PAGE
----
With Tropic Thunder, Stiller returned to being behind the camera (and also in front of it) and decided to take on the Vietnam War sub-genre. In an odd way, we have Oliver Stone to thank for this film. Not just because he made Platoon (1986), which really popularized the sub-genre, but he also rejected Stiller when he auditioned for a role in the film. Stiller never forgot it and now he’s parlayed those feelings of rejection into a film that not only lampoons war films but Hollywood in general.

Tugg Speedman (Stiller) is an action film star on the decline, still flogging his Scorcher franchise – films that resemble a cross between something Tom Cruise might do and Roland Emmerich’s brain-dead special effects epics. Jeff Portnoy (Jack Black) stars in low-brow comedies filled with fart jokes that allow him to play multiple characters a la Eddie Murphy (Norbit, anyone?). Australian actor Kirk Lazarus (Robert Downey Jr.) is a five-time Academy Award winner who appears in “serious” films that win all of the important awards just like Russell Crowe.

They are all starring in a Vietnam War movie called Tropic Thunder that is currently being made on location in South Vietnam. The production is on the verge of being in the kind of trouble that almost consumed Apocalypse Now (1979) as Lazarus is upstaging Speedman. First-time director Damien Cockburn (Steve Coogan) can’t control his actors, which is causing the movie to go behind schedule, much to the chagrin of Les Grossman (Tom Cruise), the blustery, Harvey Weinstein-esque head of the studio.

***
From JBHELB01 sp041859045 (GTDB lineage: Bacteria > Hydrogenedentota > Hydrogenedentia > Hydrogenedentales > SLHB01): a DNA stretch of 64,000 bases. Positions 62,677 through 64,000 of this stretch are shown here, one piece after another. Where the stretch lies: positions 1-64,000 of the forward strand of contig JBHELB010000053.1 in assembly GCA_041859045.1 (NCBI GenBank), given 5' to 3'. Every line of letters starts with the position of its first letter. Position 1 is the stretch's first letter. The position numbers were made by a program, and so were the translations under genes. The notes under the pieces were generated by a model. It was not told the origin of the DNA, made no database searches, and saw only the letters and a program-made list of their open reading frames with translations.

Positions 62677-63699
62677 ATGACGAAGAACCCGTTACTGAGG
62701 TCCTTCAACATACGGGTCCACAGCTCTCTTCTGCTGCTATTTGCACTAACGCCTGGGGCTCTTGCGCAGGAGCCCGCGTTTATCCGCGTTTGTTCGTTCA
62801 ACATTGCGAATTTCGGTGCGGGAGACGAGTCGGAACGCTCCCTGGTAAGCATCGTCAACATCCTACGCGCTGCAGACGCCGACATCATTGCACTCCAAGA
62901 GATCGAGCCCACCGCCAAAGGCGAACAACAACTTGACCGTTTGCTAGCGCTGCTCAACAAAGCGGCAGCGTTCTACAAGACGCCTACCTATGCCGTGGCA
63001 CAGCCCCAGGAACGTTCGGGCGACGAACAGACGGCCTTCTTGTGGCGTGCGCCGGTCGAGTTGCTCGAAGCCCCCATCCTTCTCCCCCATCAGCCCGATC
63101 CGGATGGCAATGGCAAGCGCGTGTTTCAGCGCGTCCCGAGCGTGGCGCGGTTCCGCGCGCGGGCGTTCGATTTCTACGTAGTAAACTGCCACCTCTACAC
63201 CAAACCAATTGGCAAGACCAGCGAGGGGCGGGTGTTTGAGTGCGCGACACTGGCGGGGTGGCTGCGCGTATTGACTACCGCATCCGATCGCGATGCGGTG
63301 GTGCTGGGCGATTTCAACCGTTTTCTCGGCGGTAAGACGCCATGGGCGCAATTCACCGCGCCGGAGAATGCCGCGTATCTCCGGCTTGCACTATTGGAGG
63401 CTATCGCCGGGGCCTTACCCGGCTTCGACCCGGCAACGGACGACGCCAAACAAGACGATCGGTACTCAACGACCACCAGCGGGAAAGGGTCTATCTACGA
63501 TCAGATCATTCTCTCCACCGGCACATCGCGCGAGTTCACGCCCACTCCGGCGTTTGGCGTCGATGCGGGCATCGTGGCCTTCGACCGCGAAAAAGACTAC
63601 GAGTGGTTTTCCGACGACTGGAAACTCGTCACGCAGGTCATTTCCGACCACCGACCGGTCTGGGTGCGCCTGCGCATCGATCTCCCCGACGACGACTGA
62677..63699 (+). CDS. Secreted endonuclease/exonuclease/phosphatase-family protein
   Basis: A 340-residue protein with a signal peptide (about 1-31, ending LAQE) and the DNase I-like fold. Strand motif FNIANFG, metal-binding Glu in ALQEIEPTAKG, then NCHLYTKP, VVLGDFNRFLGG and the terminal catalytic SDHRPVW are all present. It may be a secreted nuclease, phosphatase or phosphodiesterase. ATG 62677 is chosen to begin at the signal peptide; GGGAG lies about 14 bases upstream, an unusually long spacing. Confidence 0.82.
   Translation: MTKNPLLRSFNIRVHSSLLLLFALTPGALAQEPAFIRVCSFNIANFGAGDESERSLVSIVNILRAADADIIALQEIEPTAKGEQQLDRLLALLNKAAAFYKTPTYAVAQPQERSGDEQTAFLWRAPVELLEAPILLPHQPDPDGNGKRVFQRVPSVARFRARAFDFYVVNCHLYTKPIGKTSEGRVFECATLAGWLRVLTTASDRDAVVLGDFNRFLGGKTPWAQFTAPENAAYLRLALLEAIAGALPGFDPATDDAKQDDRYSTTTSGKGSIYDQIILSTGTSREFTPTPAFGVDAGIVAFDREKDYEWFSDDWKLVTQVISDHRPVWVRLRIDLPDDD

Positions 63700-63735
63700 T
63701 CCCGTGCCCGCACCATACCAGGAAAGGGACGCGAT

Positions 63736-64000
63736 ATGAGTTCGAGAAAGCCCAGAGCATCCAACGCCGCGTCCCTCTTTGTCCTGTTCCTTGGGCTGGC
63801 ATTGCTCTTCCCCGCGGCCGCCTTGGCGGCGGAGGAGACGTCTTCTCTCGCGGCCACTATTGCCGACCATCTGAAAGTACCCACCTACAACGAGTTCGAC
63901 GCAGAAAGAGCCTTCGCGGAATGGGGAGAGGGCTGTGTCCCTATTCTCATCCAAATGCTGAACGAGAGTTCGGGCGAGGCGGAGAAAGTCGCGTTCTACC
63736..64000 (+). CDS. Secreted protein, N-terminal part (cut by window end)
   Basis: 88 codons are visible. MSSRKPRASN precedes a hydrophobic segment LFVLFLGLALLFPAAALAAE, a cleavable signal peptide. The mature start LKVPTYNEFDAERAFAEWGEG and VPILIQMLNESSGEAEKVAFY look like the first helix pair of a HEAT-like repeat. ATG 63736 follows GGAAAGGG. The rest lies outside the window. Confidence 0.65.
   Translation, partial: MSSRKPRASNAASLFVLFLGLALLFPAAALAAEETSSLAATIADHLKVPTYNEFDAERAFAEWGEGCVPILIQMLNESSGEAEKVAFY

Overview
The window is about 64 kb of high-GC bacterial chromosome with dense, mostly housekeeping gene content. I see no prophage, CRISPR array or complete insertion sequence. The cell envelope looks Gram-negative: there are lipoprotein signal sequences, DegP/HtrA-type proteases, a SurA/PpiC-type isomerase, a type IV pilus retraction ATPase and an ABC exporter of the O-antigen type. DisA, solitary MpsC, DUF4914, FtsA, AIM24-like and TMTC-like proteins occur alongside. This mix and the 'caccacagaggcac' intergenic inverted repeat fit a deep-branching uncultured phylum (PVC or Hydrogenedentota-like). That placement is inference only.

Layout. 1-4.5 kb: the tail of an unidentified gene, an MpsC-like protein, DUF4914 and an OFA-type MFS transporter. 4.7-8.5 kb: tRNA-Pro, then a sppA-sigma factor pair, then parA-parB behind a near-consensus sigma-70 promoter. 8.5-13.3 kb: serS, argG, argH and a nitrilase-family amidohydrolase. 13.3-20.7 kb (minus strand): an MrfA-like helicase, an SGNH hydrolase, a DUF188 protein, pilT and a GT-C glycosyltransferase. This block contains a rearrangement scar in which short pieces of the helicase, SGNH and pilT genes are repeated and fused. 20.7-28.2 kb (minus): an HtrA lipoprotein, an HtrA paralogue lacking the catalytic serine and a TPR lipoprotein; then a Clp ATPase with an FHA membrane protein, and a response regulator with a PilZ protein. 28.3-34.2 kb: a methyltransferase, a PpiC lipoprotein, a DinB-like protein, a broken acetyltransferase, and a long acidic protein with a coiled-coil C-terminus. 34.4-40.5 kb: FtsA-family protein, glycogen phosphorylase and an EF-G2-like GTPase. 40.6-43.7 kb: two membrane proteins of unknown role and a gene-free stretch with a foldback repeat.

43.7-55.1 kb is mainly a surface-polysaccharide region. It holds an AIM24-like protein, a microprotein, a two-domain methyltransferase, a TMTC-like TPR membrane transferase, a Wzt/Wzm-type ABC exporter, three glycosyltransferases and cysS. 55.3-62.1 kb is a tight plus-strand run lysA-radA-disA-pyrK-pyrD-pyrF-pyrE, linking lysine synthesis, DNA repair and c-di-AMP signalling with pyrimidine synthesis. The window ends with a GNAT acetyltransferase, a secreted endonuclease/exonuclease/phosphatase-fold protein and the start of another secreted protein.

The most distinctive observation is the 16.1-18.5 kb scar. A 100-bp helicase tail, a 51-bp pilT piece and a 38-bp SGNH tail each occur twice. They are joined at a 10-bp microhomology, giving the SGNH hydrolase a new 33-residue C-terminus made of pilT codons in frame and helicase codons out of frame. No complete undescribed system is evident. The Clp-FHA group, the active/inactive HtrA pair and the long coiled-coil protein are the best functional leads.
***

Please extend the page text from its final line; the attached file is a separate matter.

In an effort to save the movie, Cockburn takes the five main actors to a remote jungle area to shoot a bunch of scenes guerrilla-style only to stumble across a rag-tag group of Vietnamese drug runners who assume that the clueless movie stars are actually DEA agents. At first, Speedman and his co-stars think that this is all part of the production but they (except for Speedman) quickly realize that this is for real.

Robert Downey Jr. was rightly praised for his hilarious performance as an actor who goes so deep into character that he undergoes “pigmentation alteration” surgery to darken his skin in order play an African American soldier. Downey’s commitment to the role is almost as dedicated as Lazarus’ and he gets some of the film’s best lines, including such gems as “Man, I don’t drop character ’till I done the DVD commentary,” and “I know who I am. I’m the dude playin’ the dude, disguised as another dude!”

It’s not too hard to figure out the real-life Hollywood power players that Stiller’s film satirizes with Cruise’s Grossman channeling the abusive reputation of the aforementioned Weinstein and Downey poking fun at the way-too serious on-and-off-screen antics of Crowe. Unlike all of those Scary Movie spoofs, Stiller understands that a good satire plays it straight on the surface. Admittedly, he’s got a much bigger budget to play with ($100 million+) than any two of those dime-a-dozen spoof movies so he’s able to hire the likes of A-list cinematographer John (The Thin Red Line) Toll and cast marquee name actors like Robert Downey Jr. and Jack Black instead of C-listers like Carmen Electra to make Tropic Thunder look like the slick war films he is sending up. Of course, the danger in doing this is to become the very thing you’re trying to parody, but fortunately Stiller doesn’t fall into this trap.